Where to listen?

All sound systems sound different. All the rooms sound different. Everybody hears differently. These three statements should stay in your mind while listening to a mix or master. Not everyone has acoustically treated room with a high-end audio system installed, so you have to use what you’ve got available, but try to start with the best. Let’s say you’ve got a hi-fi in your living room, good quality headphones, your car stereo and a Bluetooth speaker. Select the one you have the most listening experience with; the audio system, which you used the most for listening to music. Then you can compare to the other records, knowing how they sound.

How to listen?

Adjust the volume to be similar to an average conversation volume in the room. Don’t push it too hard. That will keep it as linear as possible with less harmonic distortion. The medium playback volume will give you a good listening experience together with the right frequency response image of your hearing. It tends to change when loudness increases.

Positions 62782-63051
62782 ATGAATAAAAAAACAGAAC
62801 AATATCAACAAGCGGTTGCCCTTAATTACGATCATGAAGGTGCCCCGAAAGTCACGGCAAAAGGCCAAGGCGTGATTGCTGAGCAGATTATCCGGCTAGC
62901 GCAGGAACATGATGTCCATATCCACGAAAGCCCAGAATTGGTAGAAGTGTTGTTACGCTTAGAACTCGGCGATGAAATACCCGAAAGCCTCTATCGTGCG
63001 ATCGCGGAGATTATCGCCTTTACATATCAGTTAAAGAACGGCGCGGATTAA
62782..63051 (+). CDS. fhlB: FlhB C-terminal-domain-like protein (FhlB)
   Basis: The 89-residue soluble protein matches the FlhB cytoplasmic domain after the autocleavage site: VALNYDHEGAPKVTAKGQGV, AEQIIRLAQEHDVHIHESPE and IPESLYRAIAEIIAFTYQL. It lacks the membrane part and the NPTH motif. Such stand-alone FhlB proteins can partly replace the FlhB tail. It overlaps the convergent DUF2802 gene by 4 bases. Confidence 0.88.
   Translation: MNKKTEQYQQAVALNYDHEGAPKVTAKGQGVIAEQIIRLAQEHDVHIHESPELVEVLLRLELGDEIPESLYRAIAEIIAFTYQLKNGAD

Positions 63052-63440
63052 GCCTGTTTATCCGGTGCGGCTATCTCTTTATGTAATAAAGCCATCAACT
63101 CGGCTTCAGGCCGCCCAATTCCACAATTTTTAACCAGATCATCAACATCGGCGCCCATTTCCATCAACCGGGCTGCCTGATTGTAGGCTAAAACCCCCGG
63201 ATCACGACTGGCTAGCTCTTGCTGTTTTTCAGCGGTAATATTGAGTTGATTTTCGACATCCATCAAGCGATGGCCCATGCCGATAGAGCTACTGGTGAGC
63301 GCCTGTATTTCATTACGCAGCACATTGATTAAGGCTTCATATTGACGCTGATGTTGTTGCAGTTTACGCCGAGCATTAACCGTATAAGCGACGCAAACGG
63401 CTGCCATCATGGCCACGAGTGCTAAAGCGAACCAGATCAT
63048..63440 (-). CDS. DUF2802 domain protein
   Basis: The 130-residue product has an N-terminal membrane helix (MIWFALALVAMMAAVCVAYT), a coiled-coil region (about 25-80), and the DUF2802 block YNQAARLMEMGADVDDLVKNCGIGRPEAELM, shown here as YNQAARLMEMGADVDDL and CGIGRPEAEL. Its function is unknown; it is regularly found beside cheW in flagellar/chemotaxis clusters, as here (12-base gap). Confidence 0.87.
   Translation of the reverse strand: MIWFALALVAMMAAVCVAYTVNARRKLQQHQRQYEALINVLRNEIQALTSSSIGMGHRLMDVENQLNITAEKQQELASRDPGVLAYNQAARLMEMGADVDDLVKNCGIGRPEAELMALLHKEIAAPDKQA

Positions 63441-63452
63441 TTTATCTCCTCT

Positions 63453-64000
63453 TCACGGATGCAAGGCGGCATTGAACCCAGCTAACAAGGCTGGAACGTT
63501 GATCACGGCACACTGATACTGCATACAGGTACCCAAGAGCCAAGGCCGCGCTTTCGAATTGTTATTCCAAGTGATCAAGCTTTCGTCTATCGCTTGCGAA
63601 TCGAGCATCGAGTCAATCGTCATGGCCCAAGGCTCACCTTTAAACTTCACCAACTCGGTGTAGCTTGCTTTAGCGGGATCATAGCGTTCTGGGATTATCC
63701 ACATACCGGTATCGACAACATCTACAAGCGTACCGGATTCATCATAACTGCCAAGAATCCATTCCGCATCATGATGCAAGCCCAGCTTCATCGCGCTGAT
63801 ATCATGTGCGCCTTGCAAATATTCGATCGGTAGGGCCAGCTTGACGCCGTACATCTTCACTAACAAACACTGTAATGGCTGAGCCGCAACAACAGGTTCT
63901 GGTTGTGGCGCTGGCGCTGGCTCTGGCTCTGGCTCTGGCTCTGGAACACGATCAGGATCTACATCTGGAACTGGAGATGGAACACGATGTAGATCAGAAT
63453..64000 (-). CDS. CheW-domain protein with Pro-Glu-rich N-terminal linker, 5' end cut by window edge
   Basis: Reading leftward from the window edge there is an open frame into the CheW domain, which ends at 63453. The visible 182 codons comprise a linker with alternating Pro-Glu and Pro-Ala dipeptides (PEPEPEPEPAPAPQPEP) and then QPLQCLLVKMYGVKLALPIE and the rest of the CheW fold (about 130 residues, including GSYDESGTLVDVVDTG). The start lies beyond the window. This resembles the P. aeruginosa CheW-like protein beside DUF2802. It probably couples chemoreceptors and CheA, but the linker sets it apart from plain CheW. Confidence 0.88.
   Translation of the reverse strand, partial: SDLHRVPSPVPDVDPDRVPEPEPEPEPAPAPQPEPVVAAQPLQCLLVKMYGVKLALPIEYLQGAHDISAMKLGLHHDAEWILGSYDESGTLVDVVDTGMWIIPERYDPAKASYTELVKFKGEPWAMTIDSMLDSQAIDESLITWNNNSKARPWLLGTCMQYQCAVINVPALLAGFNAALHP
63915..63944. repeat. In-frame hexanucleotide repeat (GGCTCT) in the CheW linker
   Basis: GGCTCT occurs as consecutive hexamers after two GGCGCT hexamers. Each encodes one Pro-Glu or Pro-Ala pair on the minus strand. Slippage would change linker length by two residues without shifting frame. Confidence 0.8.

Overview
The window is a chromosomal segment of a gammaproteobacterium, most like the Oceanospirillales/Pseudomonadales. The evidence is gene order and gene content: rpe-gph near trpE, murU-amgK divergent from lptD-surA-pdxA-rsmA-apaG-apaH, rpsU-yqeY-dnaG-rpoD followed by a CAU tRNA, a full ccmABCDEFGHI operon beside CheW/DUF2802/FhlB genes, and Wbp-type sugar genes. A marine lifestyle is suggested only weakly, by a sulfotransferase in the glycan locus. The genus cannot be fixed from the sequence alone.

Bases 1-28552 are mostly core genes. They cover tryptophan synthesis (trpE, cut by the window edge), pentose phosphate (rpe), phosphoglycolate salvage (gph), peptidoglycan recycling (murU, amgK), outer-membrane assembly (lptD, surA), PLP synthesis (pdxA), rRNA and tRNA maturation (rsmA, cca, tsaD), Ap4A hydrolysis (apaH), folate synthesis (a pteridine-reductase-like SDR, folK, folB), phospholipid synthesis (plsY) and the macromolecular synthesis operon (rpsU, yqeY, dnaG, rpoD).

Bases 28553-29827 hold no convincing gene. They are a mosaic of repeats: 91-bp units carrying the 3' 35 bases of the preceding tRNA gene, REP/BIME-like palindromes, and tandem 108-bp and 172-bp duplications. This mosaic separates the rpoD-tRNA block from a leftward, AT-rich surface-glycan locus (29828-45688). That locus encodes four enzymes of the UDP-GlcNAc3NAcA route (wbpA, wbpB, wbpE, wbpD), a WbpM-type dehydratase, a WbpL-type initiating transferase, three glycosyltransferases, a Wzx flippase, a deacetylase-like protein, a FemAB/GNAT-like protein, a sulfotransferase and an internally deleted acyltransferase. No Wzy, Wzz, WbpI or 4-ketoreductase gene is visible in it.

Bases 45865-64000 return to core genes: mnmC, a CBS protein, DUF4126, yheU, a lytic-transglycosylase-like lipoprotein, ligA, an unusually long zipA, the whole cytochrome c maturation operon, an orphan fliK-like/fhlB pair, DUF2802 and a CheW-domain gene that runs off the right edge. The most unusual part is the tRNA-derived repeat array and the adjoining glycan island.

What to pay attention to?

While listening to you mix or master for the first time, don’t dig too deep into details. Try to get the overall sound image and get used to it. The first impression is crucial. The first thing you will hear is the acoustic stage and the main instruments. They will drag your primary attention. Vocals, solo, snare drum etc. Decide, if you like the tone of them, the volume, mix placement and the overall concept.

Reference tracks

Carefully select your references. You shouldn’t compare the sound of an acoustic ballad to a hard rock track. Style, tempo and vibe similarities between your music and your reference track give you a more adequate comparison.

Knowing what you want